DM: We are typically more aggressive than anybody else. We had a player here, Fernando Perez, who said, “We err on the side of aggressiveness.” We harp on that in spring training and all year long. Don’t be afraid to mistakes. We value mistakes, as long as we learn from them. And we’re going to make mistakes. We don’t want to be one of those teams that goes base to base. We can’t play that way. We have to make things happen. These guys know they’re pretty much on their own until we shut them down.
DL: Is it largely a personnel issue, where you need to play that way?
DM: We feel like we have to play that way, yes. Absolutely. And in another sense, teams are getting better. Pitchers are getting better at holding runners. They’re getting a little quicker and smarter, so this year it’s been a little tougher stealing bases. We don’t have the personnel like we used to have, but we do have a team that can run and be situational base stealers. We’re going to take chances.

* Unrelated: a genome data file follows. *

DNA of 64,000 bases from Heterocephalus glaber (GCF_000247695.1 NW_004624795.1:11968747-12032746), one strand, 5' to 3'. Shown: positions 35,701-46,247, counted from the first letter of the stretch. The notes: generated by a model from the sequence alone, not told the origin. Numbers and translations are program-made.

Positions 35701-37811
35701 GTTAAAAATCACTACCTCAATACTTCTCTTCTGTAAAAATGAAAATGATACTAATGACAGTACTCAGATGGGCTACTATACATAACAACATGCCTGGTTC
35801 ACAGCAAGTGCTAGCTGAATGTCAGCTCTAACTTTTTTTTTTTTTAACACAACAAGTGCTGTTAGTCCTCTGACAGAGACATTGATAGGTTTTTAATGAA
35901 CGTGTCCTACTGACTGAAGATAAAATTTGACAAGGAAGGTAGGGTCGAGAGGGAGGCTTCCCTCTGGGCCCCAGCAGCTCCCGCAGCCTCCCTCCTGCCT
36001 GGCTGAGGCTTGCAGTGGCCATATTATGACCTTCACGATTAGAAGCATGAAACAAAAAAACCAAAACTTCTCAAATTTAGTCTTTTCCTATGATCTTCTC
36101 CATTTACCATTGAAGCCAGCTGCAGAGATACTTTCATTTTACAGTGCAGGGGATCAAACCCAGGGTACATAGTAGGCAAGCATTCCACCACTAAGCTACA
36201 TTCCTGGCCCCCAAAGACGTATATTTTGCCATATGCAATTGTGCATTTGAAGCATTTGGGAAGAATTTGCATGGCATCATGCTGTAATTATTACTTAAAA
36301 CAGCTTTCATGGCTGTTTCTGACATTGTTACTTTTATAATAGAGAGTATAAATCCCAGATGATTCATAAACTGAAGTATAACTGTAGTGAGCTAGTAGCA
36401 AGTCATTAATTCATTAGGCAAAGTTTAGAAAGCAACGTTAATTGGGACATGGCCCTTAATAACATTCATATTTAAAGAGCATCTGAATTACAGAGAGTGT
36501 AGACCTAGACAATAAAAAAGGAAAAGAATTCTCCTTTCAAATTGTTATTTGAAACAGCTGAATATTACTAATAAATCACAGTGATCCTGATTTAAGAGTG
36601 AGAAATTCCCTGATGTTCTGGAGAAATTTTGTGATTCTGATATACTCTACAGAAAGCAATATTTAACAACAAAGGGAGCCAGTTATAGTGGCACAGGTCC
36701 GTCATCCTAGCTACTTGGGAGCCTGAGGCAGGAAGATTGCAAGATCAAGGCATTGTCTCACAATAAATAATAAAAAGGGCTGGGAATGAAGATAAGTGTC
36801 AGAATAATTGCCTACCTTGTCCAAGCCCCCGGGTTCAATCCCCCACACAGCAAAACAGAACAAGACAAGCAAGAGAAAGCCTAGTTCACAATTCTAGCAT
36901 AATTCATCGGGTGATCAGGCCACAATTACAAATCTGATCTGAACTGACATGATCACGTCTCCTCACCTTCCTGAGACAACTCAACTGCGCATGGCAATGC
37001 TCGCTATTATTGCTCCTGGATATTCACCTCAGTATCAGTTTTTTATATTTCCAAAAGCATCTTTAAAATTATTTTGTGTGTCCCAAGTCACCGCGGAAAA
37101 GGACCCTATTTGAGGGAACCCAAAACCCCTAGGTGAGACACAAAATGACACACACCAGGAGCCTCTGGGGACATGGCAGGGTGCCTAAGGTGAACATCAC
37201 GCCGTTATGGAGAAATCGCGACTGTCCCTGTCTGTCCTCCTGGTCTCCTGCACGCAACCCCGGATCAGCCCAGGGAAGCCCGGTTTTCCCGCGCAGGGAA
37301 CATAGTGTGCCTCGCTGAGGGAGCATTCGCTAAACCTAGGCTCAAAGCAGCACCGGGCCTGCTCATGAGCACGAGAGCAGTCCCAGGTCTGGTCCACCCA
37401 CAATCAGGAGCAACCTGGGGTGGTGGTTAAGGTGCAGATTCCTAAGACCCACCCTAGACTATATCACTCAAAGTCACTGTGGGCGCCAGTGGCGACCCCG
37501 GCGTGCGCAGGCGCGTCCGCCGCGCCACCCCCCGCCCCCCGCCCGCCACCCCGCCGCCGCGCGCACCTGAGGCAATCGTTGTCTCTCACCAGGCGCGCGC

DL: To what extent does data determine when you run?
DM: A lot of information goes into it. We look at the catchers, we look at the pitchers — the times of the pitchers. In spring training, I time all of our players when they run — I try to get their average time between first and second. Then I start timing the pitchers. I also base it on what the catcher’s times are — their pop times from home to second. I average that all out to see if we have a chance to steal.
The same goes for taking an extra base. One of our mottos here is, “How many times can we be on third base with less than two out?” We want to get to third with less than two out. You have a better opportunity to score from third base.
We have guys that can hit the ball out of the ballpark, but we don’t sit around and wait for those guys. There are times where we have to, but we’re going to be more aggressive. Shelty [hitting coach Derek Shelton] works with these guys a lot, and we tend to want to put the ball in play and let things happen. Things happen when you put the ball into play.
DL; Earlier this year you had the most sacrifice bunts in the American League. Do you maybe bunt too much?